Fukuyama finally addresses the question of what causes relatively good political conditions to decay. He cites two main factors: what he calls “repatrimonialization,” by which he means a return to kin-based and exchange-of-favor-based political relations, and ideological rigidity. Not at all sanguine about the current state of politics in America, he believes both are currently plaguing the republic: “For example, Barack Obama’s Affordable Care Act in 2010 turned into something of a monstrosity during the legislative process as a result of all the concessions inside payments that had to be made to interest groups, including doctors, insurance companies, and the pharmaceutical industry. The bill itself ran to 900 pages…”
Indeed, it is likely that the good done by the ACA—if one accepts that broader health-care provision guaranteed by the state is a good—could have been achieved with a 10-page bill subsidizing insurance coverage for everyone making under some specified amount per year. That means there are 890 pages of unnecessary complications in there.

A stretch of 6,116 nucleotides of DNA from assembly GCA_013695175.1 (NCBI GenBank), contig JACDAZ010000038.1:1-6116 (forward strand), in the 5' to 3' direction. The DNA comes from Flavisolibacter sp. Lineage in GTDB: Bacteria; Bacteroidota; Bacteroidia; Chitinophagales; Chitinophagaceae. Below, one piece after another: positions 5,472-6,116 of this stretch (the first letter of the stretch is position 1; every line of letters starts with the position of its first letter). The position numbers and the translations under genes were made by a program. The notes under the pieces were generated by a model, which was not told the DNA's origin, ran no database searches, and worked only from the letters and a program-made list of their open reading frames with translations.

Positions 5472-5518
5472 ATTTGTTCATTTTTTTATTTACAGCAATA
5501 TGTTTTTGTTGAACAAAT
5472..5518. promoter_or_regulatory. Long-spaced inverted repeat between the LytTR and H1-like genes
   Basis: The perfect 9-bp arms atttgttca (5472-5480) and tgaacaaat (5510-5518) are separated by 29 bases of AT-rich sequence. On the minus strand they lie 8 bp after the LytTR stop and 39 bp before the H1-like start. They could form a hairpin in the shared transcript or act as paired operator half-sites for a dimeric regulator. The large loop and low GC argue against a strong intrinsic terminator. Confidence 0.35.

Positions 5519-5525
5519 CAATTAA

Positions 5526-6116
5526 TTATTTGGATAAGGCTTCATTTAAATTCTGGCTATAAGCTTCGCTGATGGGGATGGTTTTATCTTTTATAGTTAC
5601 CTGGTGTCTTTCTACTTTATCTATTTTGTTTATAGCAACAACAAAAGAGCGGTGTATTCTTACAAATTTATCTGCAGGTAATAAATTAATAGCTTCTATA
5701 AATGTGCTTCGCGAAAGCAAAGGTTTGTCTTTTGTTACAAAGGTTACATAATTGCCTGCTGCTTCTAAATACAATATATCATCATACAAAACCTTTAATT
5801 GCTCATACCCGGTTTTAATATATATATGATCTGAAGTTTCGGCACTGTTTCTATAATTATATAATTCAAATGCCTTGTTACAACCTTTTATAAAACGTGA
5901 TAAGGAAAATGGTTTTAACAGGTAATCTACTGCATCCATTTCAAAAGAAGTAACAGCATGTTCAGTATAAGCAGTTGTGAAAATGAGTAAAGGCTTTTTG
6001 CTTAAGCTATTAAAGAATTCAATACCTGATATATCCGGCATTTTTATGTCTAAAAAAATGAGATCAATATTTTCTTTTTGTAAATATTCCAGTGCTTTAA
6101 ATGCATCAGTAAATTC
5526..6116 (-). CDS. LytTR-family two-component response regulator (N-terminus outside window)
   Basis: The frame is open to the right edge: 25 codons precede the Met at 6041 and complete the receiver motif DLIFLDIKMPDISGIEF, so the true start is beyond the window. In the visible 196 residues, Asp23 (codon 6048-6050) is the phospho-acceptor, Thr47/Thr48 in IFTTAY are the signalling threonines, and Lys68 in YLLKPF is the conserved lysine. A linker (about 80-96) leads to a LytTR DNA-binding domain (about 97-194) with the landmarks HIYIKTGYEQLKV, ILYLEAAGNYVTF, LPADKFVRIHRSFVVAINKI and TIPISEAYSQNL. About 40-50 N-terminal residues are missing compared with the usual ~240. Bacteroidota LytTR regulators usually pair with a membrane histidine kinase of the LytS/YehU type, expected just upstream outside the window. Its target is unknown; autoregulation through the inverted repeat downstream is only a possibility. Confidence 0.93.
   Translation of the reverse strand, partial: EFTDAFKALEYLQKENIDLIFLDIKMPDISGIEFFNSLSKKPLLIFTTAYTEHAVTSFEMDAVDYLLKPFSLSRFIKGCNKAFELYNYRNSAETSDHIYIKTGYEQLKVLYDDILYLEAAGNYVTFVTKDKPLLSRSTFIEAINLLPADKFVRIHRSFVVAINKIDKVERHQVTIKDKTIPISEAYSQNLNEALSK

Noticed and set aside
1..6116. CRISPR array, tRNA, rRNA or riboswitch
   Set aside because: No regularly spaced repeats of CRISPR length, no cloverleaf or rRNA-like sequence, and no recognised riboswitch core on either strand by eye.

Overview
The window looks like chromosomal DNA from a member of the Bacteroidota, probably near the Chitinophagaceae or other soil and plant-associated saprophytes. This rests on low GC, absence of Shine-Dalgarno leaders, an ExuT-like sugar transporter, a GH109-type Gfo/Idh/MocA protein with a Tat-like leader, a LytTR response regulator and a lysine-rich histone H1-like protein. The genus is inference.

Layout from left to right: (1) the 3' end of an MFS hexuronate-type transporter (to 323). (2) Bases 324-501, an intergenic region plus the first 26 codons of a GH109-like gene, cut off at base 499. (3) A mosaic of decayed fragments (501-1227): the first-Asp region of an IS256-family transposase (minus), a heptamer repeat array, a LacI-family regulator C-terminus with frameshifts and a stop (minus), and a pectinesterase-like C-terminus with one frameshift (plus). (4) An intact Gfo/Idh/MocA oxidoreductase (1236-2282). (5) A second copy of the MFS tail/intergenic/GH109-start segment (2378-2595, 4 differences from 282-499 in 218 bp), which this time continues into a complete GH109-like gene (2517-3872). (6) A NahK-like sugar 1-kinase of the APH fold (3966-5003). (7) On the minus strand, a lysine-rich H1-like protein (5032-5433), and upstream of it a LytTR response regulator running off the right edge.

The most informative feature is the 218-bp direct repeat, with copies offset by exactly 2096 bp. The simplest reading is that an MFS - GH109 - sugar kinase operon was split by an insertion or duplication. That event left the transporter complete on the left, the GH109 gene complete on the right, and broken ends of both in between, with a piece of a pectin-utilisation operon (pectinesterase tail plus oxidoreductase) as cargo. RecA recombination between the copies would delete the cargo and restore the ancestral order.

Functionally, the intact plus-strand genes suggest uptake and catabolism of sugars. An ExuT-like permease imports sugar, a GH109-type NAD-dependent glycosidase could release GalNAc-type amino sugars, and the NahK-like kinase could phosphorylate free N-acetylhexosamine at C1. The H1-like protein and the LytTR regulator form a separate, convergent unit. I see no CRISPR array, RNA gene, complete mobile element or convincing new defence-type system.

Fukuyama is also not a fan of the American Constitution. In a discussion of how the American system of checks-and-balances and federalism produces wildly inefficient legislation, Fukuyama notes that “Congress created fifty-one separate programs for worker retraining, and eighty-two projects to improve teacher quality.”
Fukuyama has an interesting perspective on why this occurs. He contends that these legislative Rube Goldberg devices Americans create arise primarily from the way our system of checks-and-balances and federalism has worked out in practice: multiple branches, agencies, and levels of government are involved with almost every political issue in the United States. Rather than working to limit government, as the Founders had intended, this multiplicity of authorities has created a byzantine government. Fukuyama believes parliamentary systems work better, but he despairs of creating one in the U.S., due to ideological rigidity.